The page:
Harry runs a web design agency. He sets up a SIPP to save for his retirement and builds up some funds. He decides to invest in a unit on an industrial estate from which to run his business. The SIPP purchases the unit for £50,000, funded in part by a £20,000 loan.

 

The business rents the unit from the SIPP paying the market rent of £500 a month. The loan repayments and interest are paid from the rent and the balance of the rent builds up in the SIPP.

 

This is a win-win situation as Harry benefits from the rental income and any increase in value in the unit.

 

Stamp duty land tax on mixed-use properties

Adrian Mooy - Friday, March 06, 2020
 
Stamp duty land tax (SDLT) is payable on the purchase of land and buildings in England and Northern Ireland over a certain value. SDLT does not apply in Scotland and Wales; instead land and buildings transaction tax (LBTT) applies in Scotland and land transaction tax (LTT) applies in Wales.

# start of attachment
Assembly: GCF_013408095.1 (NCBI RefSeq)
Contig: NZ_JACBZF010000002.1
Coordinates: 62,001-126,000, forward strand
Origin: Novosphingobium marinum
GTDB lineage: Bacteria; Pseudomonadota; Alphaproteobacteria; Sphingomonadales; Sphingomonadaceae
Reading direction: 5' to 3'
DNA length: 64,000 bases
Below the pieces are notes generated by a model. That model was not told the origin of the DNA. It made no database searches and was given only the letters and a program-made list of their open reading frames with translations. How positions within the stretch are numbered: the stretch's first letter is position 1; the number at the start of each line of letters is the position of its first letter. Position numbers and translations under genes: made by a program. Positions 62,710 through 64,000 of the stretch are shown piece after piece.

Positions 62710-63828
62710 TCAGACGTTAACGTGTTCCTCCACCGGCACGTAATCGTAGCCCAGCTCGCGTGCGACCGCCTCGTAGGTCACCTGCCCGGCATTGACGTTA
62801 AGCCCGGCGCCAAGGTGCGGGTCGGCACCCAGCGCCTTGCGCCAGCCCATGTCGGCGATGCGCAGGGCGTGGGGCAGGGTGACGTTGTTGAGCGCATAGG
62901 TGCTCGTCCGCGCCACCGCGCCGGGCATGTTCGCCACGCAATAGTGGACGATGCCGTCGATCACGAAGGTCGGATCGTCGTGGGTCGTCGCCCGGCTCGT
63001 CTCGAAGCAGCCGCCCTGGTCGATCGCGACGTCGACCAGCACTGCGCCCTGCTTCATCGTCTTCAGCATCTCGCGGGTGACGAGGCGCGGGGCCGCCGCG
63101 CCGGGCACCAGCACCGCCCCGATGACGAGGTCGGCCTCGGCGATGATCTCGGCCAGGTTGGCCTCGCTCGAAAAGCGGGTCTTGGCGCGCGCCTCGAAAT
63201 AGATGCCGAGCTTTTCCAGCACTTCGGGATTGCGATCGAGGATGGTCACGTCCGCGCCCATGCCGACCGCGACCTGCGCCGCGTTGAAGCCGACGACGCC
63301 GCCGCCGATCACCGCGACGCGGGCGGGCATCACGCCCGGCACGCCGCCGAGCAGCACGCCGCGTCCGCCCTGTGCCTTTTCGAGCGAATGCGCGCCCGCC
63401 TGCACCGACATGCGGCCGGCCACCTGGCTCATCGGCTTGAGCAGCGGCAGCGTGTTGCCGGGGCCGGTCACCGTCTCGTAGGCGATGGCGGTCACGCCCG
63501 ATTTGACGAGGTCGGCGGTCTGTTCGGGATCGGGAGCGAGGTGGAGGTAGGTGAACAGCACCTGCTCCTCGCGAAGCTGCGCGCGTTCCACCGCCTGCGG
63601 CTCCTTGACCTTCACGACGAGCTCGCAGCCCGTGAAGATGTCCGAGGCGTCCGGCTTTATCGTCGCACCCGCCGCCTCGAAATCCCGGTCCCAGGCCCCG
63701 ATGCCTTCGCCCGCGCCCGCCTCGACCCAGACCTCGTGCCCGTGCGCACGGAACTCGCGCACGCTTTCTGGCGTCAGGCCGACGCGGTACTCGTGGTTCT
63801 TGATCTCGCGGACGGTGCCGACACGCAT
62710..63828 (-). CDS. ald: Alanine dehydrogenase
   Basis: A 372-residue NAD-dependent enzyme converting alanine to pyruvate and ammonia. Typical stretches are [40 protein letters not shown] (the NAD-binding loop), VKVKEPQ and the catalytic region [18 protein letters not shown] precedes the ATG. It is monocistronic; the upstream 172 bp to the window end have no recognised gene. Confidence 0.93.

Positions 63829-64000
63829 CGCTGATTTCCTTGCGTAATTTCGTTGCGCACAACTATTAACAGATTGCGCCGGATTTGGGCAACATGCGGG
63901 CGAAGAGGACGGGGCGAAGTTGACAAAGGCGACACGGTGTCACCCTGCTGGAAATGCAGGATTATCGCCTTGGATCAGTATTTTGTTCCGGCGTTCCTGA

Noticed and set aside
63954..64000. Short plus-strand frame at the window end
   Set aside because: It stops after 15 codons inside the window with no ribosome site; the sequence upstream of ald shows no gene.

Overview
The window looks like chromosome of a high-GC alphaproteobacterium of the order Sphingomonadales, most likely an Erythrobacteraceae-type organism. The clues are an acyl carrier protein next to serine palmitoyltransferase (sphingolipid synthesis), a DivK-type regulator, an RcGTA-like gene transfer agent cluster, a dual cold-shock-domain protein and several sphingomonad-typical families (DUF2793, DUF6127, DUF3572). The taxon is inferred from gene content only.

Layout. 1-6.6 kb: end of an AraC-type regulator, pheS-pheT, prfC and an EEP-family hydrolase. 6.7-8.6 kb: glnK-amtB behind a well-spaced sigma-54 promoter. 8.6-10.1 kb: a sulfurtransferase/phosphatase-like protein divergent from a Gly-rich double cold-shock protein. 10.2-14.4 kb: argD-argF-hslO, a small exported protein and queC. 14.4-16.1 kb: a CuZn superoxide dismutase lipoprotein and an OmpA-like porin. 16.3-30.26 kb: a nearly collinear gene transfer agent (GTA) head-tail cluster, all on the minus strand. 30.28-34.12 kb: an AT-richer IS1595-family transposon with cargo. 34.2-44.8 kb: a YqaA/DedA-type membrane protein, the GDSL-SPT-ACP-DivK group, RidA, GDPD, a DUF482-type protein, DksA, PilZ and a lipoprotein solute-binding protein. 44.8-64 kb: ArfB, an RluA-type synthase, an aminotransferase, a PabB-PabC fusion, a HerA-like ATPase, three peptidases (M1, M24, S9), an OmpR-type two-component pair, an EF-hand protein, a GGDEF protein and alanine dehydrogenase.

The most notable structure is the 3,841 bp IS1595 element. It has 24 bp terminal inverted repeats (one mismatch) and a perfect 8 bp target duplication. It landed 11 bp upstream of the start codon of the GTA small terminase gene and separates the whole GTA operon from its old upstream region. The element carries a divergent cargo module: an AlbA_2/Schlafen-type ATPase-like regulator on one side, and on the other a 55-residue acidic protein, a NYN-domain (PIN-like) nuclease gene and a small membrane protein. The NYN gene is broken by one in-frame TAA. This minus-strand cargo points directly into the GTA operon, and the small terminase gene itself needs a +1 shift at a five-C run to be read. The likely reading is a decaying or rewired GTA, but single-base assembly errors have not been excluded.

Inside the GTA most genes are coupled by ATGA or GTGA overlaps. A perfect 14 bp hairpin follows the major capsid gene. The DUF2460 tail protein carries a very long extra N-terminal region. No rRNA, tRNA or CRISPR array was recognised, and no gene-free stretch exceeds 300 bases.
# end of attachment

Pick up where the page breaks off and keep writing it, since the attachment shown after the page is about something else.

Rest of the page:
As far as SDLT is concerned, there are different rates for residential and non-residential properties. The residential rates apply where the consideration for the property is more than £125,000, with different rates applying to different slices of the consideration. The rates range from 2% to 12%. For individuals, a 3% supplement applies to second and subsequent residential properties costing more than £40,000. Relief is available for first-time buyers. Where the property is purchased by a company, a 3% surcharge applies to the residential rates.

 

No residential rates are much lower and only apply where the consideration exceeds £150,000. The next £100,000 is charged at 2%; thereafter the rate is 5%.

 

Mixed use properties

 

A mixed-use property is one that incorporates both residential and non-residential use. The non-residential rates apply to mixed use properties. As these are considerably lower than the residential rates, the SDLT may be considerably less on a mixed-use property than on a residential property.

 

Identifying the type of property

 

It will not always be clear whether the property is a residential property (to which the residential property rates apply) or a mixed-use property (to which the lower non-residential rates apply).